1 mile west of the Chicago Premium Outlet Mall (800) 810 3100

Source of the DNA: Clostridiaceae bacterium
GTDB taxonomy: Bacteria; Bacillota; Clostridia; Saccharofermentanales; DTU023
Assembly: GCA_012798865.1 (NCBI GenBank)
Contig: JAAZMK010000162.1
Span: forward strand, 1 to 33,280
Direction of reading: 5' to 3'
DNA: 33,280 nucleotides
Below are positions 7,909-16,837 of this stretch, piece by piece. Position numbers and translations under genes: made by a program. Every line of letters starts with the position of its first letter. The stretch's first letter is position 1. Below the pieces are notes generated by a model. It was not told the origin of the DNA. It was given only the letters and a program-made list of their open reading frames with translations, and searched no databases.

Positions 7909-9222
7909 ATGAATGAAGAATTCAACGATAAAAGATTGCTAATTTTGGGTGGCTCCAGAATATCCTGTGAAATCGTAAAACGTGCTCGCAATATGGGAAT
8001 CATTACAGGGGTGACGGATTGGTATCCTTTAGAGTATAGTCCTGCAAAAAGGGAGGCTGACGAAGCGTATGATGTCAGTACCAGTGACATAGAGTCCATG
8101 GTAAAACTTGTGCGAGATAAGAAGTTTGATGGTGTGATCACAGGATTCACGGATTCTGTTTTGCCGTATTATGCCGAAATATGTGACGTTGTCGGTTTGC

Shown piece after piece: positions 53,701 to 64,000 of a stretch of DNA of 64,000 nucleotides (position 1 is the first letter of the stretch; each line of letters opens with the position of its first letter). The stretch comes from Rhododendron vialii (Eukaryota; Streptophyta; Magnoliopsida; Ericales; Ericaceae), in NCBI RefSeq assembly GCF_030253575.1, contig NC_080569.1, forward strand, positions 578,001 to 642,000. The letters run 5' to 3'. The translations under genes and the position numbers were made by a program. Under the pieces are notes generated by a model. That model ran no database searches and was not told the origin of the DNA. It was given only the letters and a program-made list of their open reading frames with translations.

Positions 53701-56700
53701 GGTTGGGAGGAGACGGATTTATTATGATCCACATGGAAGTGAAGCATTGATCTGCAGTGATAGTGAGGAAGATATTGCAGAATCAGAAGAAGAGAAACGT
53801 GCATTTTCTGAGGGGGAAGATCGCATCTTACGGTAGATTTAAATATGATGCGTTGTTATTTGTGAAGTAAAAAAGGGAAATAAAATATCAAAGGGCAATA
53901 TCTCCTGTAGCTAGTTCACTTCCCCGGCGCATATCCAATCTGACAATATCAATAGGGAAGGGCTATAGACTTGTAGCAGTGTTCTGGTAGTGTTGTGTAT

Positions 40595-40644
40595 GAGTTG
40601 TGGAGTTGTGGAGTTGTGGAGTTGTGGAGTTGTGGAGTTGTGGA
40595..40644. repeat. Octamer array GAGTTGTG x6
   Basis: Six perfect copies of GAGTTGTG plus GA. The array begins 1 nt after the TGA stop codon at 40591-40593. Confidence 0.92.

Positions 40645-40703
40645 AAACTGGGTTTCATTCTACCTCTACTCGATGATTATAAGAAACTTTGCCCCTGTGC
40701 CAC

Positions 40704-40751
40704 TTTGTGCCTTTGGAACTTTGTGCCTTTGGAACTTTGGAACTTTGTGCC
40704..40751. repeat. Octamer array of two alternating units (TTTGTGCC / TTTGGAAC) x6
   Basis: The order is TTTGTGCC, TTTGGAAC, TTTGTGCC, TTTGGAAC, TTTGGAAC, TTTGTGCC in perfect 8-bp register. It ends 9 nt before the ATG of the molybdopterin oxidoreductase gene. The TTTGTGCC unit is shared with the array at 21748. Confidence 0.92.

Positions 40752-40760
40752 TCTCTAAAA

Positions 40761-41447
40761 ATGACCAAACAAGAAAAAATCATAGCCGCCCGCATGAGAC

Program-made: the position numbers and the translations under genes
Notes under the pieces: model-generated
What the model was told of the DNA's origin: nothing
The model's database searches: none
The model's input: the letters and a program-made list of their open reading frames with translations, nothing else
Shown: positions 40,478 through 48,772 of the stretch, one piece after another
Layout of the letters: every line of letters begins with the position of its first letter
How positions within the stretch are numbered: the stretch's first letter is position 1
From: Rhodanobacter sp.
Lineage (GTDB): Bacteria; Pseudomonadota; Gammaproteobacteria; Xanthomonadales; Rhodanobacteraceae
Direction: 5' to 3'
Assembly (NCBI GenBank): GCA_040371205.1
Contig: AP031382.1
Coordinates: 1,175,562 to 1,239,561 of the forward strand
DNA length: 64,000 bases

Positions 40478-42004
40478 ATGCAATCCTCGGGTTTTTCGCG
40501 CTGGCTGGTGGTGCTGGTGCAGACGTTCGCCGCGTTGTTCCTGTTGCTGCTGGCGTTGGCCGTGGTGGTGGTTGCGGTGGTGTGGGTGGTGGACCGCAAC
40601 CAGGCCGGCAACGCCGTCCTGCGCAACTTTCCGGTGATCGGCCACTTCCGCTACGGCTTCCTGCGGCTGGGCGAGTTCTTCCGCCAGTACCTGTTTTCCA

By Senior Advocate and Estate Planning Attorney Rick Law of the Estate Planning Center at Law Elder Law, a Multi-Generation Law Firm serving DuPage, Kane , Kendall, Will, Cook and other Counties in Illinois. Alzheimer’s disease has become all too prevalent among our nation’s seniors.  Worse yet, every family will inevitably feel the shockwaves caused by this heartbreaking and devastating diagnosis.  According to Alzheimer’s Disease International, nearly 44 million people worldwide have Alzheimer’s or a related dementia. In many cases, the caregiver ends up suffering right along with the alzheimer’s patient.  This was recently brought home for me after watching a CBS news special report about a man who postponed his own retirement in order to pay for his wife’s alzheimer’s care. Here is the story of Mike and Carol: Mark is the sole caregiver for his wife Carol, who has Alzheimer’s disease. When we first met Mike and Carol Daly eight years ago, Mike was the sole caregiver after her Alzheimer’s diagnosis. He often took her to work with him. Today, at age 73, he’s still working. But now, as Carol declines, a health care worker cares for her during the day. He said if he wanted to retire, he couldn’t afford to care for Carol. “That’s my fear, I could not swing it financially. I would have to dedicate my whole life to taking care of Carol, because I wouldn’t be able to afford home care. Not enough money.” A recent survey documented the financial sacrifices Alzheimer’s caregivers are often forced to make. Beth Kallmyer with the Alzheimer’s Association said the participants were having to make difficult choices in order to make ends meet. “They were having to make choices about putting food on the table, or going to the doctor, or taking money out of their retirement funds in order to make sure the person had care.” The survey also found almost half of caregivers were forced to cut back on their own expenses. For Mike, that means working and saving so Carol can stay in their home. The alternative would be to put Carol in a nursing home, which Mike says he just can’t do. “I have an obligation to her, the love I have for her,” he said, crying. “I can’t abandon her.” The cost of caring for someone with Alzheimer’s is a lot more than financial. “I’m dying, I really think I am,” Mike said. “My blood pressure is like 200 over 100. They wanted to put me in the hospital. I can’t go in the hospital … What do I do with Carol?” His blood pressure is now under control with increased medication. According to the Alzheimer’s Association, about 2 of 3 people incorrectly believe that Medicare may or will help them cover nursing home costs. That may help explain why only about 3 percent of U.S. adults have insurance for long-term care. If your loved one has memory problems and you’re afraid of the consequences that may bring, give our office a call today at 800-310-3100.  Your first consultation is absolutely free.  We’ll let you know what steps you need to take, right now, to protect yourself and your family.  Call now. Sincerely, Rick L. Law, Attorney, Estate Planner for Retirees. Rick was named the #1 Illinois elder law estate planning attorney by Leading Lawyer Magazine. He has been quoted in the Wall Street Journal, AARP Magazine, TheStreet.com, and numerous newspapers and articles. Rick is the lead attorney for Law Elder Law, LLP, focusing in Estate Planning, Guardianship, and Nursing Home Solutions. His goal is to give retirees an informed edge when it comes to dealing with an uncertain future.  Get flexible retirement strategies that work during good times and bad, plus information on how you can save your home and assets from being used to pay for long term care.  Call 800-310-3100 for your free consultation now!